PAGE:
* Note two very useful techniques show by Alan in the comments section below, showing how to automatically download plink.exe if it is not available when the script is run, and also how to accept the SSH fingerprint key request by piping Y to plink.exe via the script – check out Alan’s blog post here for more detail.

  1. December 18th, 2012 at 10:40 | #1

    Great Post!

    Integrating putty/plink with PowerCLI is very powerful.

    I did something a while back with installing HP agents on full ESX.
    http://www.wooditwork.com/2011/03/07/installing-hp-agents-on-esx-with-powercli-and-puttyplink/
    Luckily no longer needed with ESXi and custom images but perhaps people have other configs they need changing.
    You can get pretty clever with what you can do!

  2. December 20th, 2012 at 00:32 | #2

    Nice, you could also get it to download plink.exe automagically for you like this….

    $myDir = Split-Path -Parent $MyInvocation.MyCommand.Path
    $PlinkLocation = $myDir + “\Plink.exe”
    If (-not (Test-Path $PlinkLocation)){
    Write-Host “Plink.exe not found, trying to download…”
    $WC = new-object net.webclient
    $WC.DownloadFile(“http://the.earth.li/~sgtatham/putty/latest/x86/plink.exe”,$PlinkLocation)
    If (-not (Test-Path $PlinkLocation)){
    Write-Host “Unable to download plink.exe, please download from the following URL and add it to the same folder as this script: http://the.earth.li/~sgtatham/putty/latest/x86/plink.exe
    Exit
    } Else {
    $PlinkEXE = Get-ChildItem $PlinkLocation
    If ($PlinkEXE.Length -gt 0) {
    Write-Host “Plink.exe downloaded, continuing script”
    } Else {
    Write-Host “Unable to download plink.exe, please download from the following URL and add it to the same folder as this script: http://the.earth.li/~sgtatham/putty/latest/x86/plink.exe
    Exit
    }
    }
    }

  3. December 20th, 2012 at 00:34 | #3

    Oh and if you want to truely automate this from end to end and havent made a connection to the host before with plink you can get it to send a Y to plink.exe basically telling it to add the authentication key using the following:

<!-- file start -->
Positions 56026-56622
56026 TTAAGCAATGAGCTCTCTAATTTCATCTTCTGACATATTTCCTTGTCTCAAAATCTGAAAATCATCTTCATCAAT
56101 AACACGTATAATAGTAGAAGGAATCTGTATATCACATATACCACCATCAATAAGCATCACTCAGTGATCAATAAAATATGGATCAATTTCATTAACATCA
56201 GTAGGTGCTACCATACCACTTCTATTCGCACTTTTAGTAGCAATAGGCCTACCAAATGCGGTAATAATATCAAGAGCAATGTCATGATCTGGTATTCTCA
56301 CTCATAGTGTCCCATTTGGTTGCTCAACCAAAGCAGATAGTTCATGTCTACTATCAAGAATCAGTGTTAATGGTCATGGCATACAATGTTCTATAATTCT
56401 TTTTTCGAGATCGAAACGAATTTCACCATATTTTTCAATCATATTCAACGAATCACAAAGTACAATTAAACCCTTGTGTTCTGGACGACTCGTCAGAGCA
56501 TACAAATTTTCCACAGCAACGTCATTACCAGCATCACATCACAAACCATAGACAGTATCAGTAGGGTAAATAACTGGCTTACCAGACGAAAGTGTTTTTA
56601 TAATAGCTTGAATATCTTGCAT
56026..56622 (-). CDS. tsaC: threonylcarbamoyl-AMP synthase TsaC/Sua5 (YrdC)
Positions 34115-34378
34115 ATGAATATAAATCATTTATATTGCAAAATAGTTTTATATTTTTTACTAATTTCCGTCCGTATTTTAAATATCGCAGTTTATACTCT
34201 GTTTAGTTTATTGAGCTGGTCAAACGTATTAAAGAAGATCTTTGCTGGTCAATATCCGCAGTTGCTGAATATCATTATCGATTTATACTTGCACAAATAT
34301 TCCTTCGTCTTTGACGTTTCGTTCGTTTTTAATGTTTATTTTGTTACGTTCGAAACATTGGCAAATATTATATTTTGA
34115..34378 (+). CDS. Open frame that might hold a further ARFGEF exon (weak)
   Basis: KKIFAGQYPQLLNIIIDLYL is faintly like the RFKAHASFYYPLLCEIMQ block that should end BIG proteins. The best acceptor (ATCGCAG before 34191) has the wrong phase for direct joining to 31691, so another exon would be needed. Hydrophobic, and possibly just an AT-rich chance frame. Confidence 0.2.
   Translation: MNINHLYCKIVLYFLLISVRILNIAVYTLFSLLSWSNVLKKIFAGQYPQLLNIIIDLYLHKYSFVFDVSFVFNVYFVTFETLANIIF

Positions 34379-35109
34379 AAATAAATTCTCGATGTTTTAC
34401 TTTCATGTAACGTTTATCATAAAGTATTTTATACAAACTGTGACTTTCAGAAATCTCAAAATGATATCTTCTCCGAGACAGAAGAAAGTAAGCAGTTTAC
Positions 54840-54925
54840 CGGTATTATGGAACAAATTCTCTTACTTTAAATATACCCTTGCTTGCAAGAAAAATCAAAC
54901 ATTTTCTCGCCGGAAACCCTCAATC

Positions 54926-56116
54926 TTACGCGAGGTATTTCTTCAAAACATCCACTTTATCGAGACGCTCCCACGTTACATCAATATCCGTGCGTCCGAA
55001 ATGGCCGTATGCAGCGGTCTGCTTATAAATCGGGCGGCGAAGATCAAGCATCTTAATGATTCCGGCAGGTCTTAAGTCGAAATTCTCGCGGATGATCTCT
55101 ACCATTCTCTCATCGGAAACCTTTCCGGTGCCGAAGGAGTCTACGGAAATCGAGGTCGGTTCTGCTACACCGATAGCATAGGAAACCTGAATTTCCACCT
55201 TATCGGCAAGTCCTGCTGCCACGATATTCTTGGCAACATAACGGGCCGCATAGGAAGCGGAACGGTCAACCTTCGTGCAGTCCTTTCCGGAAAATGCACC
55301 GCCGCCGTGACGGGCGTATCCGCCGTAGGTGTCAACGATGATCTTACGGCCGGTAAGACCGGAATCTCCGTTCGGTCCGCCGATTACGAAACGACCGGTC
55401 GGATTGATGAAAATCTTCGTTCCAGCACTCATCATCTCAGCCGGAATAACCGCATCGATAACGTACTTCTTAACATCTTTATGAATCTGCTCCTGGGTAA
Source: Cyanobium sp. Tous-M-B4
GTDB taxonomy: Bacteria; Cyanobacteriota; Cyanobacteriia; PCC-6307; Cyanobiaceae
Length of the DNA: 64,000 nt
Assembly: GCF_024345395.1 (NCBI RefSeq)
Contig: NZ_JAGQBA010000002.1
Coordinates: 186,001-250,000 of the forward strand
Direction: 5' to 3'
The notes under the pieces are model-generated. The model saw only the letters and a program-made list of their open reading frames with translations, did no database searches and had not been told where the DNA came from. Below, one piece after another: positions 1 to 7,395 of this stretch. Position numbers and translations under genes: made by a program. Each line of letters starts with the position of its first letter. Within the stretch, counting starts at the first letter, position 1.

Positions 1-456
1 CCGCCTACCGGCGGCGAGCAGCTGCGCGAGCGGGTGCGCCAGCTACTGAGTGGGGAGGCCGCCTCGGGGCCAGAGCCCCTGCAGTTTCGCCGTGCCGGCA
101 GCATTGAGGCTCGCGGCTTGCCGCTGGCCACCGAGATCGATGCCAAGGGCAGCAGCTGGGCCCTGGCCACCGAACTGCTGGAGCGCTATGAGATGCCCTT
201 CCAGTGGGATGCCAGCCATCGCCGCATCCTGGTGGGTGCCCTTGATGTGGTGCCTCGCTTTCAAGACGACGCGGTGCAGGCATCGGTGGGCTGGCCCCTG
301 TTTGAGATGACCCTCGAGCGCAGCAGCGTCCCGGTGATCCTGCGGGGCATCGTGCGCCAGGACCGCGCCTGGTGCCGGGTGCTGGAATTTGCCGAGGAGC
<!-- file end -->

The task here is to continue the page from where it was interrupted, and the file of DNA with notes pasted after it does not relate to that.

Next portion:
echo y | plink.exe………

  4. December 20th, 2012 at 14:25 | #4

    Alan, absolutely brilliant! Thanks for the script to download plink automatically. Very useful!

  5. December 20th, 2012 at 14:28 | #5

    Hi Julian, awesome thanks for the link! I’ll have a read a little later on to see what your take was :)

    Cheers,
    Sean

  6. December 20th, 2012 at 14:30 | #6

    I was wondering about the authentication key and how I would pass a ‘y’ through – again brilliant stuff Alan, thanks!

  7. Kelly
    April 22nd, 2013 at 16:15 | #7

    Can anyone comment on using plink/putty to sudo into a host where logging in a root is not allowed?

  8. April 22nd, 2013 at 23:21 | #8

    @Kelly

    Hi Kelly, would the user you are logging in as have SSH access? Once connected over SSH, you could perhaps sudo in the commands.txt file that the script references? i.e. just before the two echo commands. You will of course need to be a user that does have SSH access.

    The line would then be something like:

    cmd /c “plink.exe -ssh -pw THEPASSWORD -noagent -m commands.txt normaluser@$hostIP”

  9. Kelly
    April 23rd, 2013 at 17:18 | #9

    thanks, I will give that a try!